At Edward’s death in July 1553, the Protestants of the political class, including the Archbishop of Canterbury, Thomas Cranmer, had Jane declared Queen and set her securely in the Tower of London to await the result of the rest of the coup. The key was the arrest of Mary and Elizabeth to keep them from raising support for the legitimate line. Mary slipped through Northumberland’s fingers and assembled so many armed partisans and so much public goodwill that after nine days the coup collapsed. Mary promised religious toleration and, on July 19, Jane stepped down. By early 1554 Mary was well on the way toward the active persecution of English Protestantism. Jane, her husband, and father-in-law were considered too dangerous to live. On February 12, Jane went to the block to die, becoming a romantic martyr for the reformed cause.

July 18

1918

The murder of Grand Duchess Elizabeth of Russia

The Holy Martyr Yelizaveta Fyodorovna was born in 1864 as Princess Elisabeth of Hesse, the grand-daughter of Queen Victoria and daughter of the Grand Duke of the German state of Hesse. As one of the most beautiful aristocrats of her generation, she attracted the romantic interests of princes and kings including the future Kaiser Wilhelm of Germany, but she married into the Russian royal family. In 1884 she married the Grand Duke Sergei, younger brother of the Tsar and uncle of Russia’s last Romanov ruler Nicholas II. She converted to Orthodoxy from Lutheranism and was a well-accepted member of the upper reaches of Russian society when Alexei was made Governor of Moscow.

The Russian Empire in the early 20th century was full of political turmoil and revolutionary fervour, which made Alexei, a royalist hardliner, a favoured target for terrorist assassins. In February, 1905 a hit squad of the Socialist-Revolutionary party blew the Grand Duke to bits as he rode in his carriage through the streets of Moscow. Elizabeth went to the jail to speak with his murderer and begged for him to repent; she pleaded with the authorities to spare his life but the young man, poet Ivan Kalyayev, demanded the death penalty, saying that his death would be more beneficial to the revolutionary cause than that of the Grand Duke.

After this tragedy, Elizabeth forsook her high status, sold off her jewels and possessions, entered a nunnery and devoted her life to prayer and charity. She opened an orphanage and hospital and worked with the poor of Moscow’s slums. This counted for nothing after the Bolshevik Revolution broke out. In 1918 she was arrested by the Cheka, the Communist secret police, and was murdered along with her maid and another nun, and some high-ranking officials. She was thrown down a mine shaft and grenades tossed in to finish the job. Her body was later recovered and smuggled to China and then to Jerusalem where she and her husband had founded a convent. She is buried there. A statue of the Grand Duchess is one of 10 Martyrs of the Twentieth Century that stand above the west door of Westminster Abbey.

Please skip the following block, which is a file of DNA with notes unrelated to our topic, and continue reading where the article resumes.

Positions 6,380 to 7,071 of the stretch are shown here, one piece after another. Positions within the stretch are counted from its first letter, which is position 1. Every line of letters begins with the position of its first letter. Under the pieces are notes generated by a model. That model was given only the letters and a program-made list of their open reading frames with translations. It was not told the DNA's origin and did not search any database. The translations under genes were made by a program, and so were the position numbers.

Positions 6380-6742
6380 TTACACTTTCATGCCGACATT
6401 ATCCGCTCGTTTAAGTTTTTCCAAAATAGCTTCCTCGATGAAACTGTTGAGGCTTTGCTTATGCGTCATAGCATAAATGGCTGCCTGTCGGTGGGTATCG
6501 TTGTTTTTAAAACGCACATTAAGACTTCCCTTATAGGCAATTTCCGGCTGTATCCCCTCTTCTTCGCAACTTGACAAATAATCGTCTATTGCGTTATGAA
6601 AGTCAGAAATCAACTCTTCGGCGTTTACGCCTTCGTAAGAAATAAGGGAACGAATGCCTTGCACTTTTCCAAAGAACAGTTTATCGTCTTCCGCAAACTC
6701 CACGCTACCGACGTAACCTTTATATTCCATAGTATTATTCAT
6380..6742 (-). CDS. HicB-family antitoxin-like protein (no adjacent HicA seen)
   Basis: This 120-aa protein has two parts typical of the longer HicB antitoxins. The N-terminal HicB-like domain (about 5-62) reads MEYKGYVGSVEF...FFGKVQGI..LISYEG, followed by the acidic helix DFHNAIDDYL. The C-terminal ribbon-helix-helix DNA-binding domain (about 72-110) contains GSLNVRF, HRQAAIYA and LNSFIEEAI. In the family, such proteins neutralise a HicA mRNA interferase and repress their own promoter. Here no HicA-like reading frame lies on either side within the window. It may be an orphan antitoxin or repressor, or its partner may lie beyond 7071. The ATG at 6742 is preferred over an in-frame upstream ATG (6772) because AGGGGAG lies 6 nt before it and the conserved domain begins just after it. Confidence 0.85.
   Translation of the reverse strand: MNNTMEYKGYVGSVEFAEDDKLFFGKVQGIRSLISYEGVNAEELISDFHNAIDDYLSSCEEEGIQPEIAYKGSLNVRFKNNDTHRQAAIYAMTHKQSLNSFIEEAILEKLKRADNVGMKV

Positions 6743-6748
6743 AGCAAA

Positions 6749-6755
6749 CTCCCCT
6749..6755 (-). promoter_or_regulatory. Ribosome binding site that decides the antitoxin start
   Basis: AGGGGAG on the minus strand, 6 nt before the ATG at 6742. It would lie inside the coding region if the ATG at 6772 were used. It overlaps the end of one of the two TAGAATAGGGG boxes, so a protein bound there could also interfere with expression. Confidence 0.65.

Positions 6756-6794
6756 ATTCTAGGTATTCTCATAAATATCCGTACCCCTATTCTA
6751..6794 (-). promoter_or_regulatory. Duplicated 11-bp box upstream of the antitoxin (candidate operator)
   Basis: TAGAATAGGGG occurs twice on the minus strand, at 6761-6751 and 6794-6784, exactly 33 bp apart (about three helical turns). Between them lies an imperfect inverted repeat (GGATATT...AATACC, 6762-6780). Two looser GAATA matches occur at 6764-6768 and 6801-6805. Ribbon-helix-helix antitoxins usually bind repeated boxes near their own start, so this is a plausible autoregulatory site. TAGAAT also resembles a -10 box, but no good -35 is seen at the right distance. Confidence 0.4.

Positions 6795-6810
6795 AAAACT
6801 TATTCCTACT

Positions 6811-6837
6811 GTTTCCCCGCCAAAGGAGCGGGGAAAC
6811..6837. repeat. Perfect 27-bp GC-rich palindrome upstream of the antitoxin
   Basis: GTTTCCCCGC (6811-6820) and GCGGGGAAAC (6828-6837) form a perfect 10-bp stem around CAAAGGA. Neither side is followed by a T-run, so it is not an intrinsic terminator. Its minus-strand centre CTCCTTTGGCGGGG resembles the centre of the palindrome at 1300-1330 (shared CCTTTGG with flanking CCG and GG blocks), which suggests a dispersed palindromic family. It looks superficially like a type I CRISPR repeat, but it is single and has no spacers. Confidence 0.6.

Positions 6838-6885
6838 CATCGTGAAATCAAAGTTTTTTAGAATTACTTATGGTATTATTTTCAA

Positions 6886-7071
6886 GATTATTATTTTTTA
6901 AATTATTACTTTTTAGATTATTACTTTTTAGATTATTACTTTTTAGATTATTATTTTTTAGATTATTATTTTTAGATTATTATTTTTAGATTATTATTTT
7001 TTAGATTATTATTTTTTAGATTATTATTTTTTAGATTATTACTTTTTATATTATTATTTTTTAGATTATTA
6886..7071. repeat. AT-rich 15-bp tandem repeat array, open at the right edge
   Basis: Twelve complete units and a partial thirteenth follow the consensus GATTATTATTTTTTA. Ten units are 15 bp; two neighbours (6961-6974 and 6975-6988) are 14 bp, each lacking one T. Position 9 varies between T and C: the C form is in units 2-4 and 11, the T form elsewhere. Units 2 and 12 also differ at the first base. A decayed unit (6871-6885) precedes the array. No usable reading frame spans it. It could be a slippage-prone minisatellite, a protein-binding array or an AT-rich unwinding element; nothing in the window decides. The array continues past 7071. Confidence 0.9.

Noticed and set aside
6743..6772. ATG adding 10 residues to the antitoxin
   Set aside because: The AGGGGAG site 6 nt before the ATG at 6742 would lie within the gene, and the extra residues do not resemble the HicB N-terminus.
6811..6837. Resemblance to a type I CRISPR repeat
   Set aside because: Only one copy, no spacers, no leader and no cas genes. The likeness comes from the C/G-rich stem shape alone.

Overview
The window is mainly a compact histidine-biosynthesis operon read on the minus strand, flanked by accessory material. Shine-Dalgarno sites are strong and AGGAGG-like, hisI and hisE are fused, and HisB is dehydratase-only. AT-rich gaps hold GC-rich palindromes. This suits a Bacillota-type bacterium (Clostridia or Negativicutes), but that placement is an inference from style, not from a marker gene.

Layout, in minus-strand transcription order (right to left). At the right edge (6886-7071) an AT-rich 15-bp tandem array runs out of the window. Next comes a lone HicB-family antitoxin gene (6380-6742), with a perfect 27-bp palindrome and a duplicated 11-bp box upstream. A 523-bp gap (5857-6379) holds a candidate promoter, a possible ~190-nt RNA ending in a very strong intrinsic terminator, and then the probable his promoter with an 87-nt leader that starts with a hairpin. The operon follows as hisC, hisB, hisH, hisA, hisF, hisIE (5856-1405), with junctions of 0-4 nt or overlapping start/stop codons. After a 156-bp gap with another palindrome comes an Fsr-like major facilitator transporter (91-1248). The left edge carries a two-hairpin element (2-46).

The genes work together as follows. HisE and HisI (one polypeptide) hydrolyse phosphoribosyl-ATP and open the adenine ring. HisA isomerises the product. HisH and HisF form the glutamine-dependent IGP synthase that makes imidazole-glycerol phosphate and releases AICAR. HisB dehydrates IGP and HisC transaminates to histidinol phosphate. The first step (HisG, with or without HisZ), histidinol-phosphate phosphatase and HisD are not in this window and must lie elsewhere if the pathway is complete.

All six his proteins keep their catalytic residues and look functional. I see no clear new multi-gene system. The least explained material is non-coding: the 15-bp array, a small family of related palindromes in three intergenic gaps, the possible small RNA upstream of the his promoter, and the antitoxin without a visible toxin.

July 17

1794

The Carmelite Martyrs

The French Revolution had begun in 1789 as a way to secure human rights for all citizens to enjoy, and its early days saw the triumph of middle-class liberalism: freedom of the press, freedom of religion, an end to feudalism and arbitrary arrest, under a constitutional monarchy. But soon it turned against the Catholic Church, confiscating its land, dissolving the monasteries, severing the ties with the papacy, and mandating that clergy serve a state church. This caused great consternation in the country and alienated King Louis XVI and many others from the Revolution. But radicals were prepared to go much farther and soon the Revolution turned against Christianity itself. Thousands of clergy were arrested, church services were forbidden, and a propaganda campaign of blasphemy and vilification was undertaken. Priests and nuns were forced to marry, the word “saint” was removed from streets and place names, tombs and monuments were desecrated and destroyed. “Religion”, said one radical, “is nothing but a mass of stupidities and and absurdity . . . A true republican cannot be superstitious; he bends the knee before no idols; he worships liberty alone; he knows no other cult than that of loving his country and its laws. The cross has become, in the eyes of the humanist thinker, a counter-revolutionary emblem.” In 1792 massacres of clergy began; these accelerated with the Terror of 1793-94.